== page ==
New report shows that many top law firms are blogging

While writing has always been part of the practice of law, many top firms have gone above and beyond by becoming more accesible to the public through blogs. More than 80% of BigLaw, or firms included in Am Law 200, are blogging, and approximately 962 individual blogs are being run by those firms and their attorneys.  Of the 962 blogs, 916 are “firm-branded”, with the firm claiming ownership of the blog and its content, but the rest are operated by individual lawyers. The latter is decreasing, though, as more firms take note of how blogs can be used to generate interest and eventually clients for the firm. With this in mind, the average firm runs six blogs, with each catering to different areas and topics. The most popular topics for blog posts range from employment and labor all the way to healthcare. Also, as law is changing and welcoming the new questions that technology brings, some more recent blogs focus on intellectual property, insurance, and international law. Even though blog topics are addressing relevant concerns, most law firms are not utilizing newer resources such as responsive design, which makes blogs more accessible to readers using mobile devices.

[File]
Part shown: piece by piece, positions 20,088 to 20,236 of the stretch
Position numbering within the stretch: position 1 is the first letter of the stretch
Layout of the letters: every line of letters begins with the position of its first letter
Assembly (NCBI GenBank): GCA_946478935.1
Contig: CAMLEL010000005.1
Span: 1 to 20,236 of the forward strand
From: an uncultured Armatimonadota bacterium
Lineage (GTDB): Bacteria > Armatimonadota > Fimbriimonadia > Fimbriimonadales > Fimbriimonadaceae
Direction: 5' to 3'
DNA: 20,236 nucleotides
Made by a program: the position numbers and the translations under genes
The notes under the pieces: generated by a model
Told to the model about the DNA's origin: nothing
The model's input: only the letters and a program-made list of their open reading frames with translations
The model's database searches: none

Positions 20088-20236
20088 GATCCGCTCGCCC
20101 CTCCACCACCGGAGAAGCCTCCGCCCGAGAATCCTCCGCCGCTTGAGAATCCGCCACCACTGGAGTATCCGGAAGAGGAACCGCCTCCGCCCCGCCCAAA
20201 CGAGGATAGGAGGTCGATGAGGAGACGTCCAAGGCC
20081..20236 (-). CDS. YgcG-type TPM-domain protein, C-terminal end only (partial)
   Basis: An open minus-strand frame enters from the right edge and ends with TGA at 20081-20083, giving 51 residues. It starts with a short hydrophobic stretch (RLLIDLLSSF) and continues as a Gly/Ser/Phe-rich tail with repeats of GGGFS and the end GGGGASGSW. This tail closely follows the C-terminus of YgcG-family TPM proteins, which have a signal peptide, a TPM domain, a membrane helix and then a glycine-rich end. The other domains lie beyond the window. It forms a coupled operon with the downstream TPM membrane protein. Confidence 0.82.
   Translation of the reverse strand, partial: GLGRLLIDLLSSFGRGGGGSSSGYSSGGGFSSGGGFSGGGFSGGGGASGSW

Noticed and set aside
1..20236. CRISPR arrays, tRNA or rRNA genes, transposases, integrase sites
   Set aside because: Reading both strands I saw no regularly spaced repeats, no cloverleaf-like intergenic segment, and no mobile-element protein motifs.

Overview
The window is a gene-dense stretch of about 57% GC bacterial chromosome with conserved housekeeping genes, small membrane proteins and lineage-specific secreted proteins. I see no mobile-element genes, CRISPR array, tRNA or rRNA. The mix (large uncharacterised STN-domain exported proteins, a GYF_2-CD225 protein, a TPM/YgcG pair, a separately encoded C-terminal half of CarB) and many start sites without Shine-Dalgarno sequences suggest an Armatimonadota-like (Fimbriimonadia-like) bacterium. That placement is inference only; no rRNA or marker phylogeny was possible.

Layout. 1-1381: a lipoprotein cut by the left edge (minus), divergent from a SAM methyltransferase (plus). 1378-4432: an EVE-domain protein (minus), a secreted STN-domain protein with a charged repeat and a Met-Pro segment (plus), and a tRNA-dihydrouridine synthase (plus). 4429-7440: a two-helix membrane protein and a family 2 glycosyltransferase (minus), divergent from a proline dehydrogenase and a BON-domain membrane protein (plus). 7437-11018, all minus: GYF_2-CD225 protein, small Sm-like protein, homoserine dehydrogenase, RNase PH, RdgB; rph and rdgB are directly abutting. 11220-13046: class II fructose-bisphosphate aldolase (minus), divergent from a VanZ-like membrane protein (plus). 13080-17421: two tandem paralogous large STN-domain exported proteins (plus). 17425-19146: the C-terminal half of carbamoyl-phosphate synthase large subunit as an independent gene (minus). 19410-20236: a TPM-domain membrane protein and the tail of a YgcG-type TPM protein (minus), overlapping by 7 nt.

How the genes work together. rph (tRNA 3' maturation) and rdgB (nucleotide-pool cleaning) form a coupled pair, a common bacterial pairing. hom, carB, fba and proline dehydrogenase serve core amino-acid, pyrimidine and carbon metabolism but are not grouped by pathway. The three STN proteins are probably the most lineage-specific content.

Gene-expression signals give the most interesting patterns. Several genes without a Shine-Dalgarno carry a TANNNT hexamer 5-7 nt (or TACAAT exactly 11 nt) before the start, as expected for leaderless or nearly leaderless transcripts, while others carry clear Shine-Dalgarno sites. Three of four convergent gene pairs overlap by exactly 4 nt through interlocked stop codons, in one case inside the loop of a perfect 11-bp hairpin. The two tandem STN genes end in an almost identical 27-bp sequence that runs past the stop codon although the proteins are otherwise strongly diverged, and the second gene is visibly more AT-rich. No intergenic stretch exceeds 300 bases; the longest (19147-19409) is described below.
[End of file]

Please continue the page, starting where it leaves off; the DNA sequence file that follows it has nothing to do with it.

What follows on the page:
Though law firms can certainly use blogs as part of their marketing, many firms opt out of making them a part of their site, instead only including a link to the firm’s website on the blog. This opens up many more options for the blog, including possible inclusion in articles by Google News or the ability to have a profound effect on opinions in a certain area. Developing this influence in a particular niche is something the most visited blogs do well, along with posting frequently and being well-maintained. By only focusing on a specific area, certain blogs are quickly becoming a main source of news for topics such as the Consumer Financial Protection Bureau or pharmaceutical patents and intellectual property. Blogging about specific but relevant topics in an easy-to-read manner keeps readers returning to read more.

Article via Above the Law, July 8, 2015

Photo: Untitled via SuzieWong [Creative Commons Attribution-NonCommercial-NoDerivs]